R v Handy
|R v Handy|
|Hearing: October 9, 2001
Judgment: June 21, 2002
|Full case name||Her Majesty The Queen v. James Handy|
|Citations|| 2 S.C.R. 908, 2002 SCC 56|
|Unanimous reasons by||Binnie J.|
R v Handy,  2 S.C.R. 908, 2002 SCC 56, is the leading Supreme Court of Canada decision on similar fact evidence. The Court proposed what is known as the Handy test for determining whether past occurrences that resemble the crime can be admitted as evidence.
The complainant went out drinking with her friends and met James Handy whom she had known for several months. They went home together and what began as consensual sex became violent.
Handy was charged with sexual assault causing bodily harm. The Crown tried to introduce evidence of Handy's history with his ex-wife which involved seven past sexual assaults on her. The trial judge allowed it.
The issue before the Supreme Court was whether Handy's history of violence with his ex-wife is admissible as evidence.
Ruling of the Court
Justice Binnie, writing for the Court, used this case to restate the approach to similar fact evidence. He stated that a "principled approach" must be used where the probative value must be weighed against the prejudicial effect.
When examining probative value several factors must be considered. First, the court must examine the strength of the evidence in showing that the past events actually occurred. The credibility of the witness must be considered and if there is any motive to lie must have an effect.
Second, the court must consider whether there was any potential of collusion between the witness and the claimant. If there was merely an opportunity to collude then the question is left to the jury, otherwise if there is "some evidence of collusion" then the onus is on the Crown to show on the balance of probabilities that no collusion occurred.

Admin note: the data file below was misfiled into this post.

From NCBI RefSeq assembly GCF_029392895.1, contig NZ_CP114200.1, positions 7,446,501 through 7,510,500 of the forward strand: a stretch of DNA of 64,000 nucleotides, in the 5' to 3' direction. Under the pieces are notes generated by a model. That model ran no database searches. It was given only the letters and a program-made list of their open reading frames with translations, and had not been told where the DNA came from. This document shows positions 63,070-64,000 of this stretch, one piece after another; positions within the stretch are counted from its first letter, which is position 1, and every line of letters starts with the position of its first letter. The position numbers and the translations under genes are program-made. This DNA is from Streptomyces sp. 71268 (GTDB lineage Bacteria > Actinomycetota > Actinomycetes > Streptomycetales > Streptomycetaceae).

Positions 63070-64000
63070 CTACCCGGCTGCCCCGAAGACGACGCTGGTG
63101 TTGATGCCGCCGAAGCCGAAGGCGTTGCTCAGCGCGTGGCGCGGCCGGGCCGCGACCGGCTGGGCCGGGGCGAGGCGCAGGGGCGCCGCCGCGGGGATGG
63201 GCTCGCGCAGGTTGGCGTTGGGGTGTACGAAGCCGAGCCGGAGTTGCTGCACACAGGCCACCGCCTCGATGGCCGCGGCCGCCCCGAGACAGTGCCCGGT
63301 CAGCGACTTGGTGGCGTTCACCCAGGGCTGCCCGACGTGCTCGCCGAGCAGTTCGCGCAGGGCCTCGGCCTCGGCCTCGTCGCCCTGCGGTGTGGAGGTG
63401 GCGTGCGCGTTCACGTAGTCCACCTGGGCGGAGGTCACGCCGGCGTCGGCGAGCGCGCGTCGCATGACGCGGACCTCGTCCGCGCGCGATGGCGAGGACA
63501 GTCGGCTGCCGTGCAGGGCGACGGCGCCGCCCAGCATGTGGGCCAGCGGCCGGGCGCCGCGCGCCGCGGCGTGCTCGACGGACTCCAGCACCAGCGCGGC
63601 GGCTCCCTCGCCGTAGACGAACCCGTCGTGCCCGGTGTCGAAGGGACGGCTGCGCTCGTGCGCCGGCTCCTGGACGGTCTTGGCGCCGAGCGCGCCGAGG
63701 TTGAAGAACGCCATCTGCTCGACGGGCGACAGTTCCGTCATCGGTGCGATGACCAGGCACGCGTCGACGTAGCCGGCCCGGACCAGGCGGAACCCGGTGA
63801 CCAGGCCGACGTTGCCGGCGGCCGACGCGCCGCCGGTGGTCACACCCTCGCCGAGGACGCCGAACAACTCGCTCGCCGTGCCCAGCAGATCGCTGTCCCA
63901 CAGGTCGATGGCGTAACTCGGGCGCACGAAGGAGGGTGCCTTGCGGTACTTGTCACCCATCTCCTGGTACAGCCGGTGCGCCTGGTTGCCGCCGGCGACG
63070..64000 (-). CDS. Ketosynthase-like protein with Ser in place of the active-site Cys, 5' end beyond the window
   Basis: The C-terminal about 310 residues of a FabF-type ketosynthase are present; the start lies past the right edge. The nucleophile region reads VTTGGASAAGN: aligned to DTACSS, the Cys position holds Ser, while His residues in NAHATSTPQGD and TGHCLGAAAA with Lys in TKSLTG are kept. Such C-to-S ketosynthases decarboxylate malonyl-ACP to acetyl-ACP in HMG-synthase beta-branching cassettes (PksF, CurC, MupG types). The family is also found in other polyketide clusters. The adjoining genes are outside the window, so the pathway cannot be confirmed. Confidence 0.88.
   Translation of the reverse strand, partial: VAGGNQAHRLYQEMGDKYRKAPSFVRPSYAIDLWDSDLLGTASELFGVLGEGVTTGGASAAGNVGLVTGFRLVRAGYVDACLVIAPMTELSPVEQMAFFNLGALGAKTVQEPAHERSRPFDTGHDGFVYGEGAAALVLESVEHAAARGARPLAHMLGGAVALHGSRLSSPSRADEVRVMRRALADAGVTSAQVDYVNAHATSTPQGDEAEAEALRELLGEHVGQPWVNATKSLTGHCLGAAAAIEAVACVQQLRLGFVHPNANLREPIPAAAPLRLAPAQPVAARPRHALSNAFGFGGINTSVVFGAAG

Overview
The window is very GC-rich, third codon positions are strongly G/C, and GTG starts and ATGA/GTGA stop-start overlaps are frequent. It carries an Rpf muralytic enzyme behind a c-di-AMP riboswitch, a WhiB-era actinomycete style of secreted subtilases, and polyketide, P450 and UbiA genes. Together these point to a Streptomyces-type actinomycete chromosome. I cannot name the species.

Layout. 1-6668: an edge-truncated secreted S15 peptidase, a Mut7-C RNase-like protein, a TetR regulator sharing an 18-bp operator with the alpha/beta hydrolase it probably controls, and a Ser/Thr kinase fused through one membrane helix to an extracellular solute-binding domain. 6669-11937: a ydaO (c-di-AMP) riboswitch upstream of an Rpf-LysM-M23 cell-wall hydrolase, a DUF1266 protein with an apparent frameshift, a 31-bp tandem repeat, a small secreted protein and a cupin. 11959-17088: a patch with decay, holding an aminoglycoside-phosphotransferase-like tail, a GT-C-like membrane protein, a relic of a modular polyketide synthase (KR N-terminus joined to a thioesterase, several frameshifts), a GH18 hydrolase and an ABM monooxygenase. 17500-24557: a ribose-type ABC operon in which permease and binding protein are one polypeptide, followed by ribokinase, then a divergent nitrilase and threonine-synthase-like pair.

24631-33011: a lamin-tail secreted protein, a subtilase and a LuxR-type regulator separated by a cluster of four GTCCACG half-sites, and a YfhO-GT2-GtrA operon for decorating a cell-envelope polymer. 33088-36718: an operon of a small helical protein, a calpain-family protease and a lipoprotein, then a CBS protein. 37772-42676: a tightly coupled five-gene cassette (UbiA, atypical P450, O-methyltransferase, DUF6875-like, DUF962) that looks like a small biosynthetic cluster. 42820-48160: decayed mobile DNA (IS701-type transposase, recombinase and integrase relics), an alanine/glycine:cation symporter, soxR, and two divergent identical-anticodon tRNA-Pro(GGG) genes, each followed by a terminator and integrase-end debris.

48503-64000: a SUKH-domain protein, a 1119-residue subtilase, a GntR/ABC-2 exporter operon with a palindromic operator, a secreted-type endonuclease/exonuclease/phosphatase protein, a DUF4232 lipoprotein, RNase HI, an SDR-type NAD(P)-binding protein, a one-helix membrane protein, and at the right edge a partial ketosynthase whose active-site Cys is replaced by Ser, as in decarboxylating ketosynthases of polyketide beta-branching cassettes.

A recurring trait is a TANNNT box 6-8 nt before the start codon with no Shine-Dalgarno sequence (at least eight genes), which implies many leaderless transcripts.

Third, the court must consider the scope of the issue in question. If it is a very broad issue, then the threshold for probative value will very high. If it concerns a material issue in the trial, then it should be looked upon favourably.
Fourth, the court must consider whether the evidence supports the inference that the Crown is attempting to draw. This involves examining the similarities between the events. Factors include:
- the proximity in time between the events
- the extent to which the other events are factually similar
- the number of occurrences of the similar events
- the circumstances surrounding the events
- the distinctiveness of the events
- the existence of any intervening events
Next Binnie considered what prejudicial effects should be considered. He divided it into moral prejudice and reasoning prejudice. The moral prejudice includes evidence that will cause the jury to think that the accused is a bad person. This is particularly where the past events were acts that were more reprehensible than the current facts. The reasoning prejudice includes evidence that present a risk of distraction, confusion, and evidence that will consume too much time.
Using this test Binnie found that the evidence put forward by the Crown was inadmissible.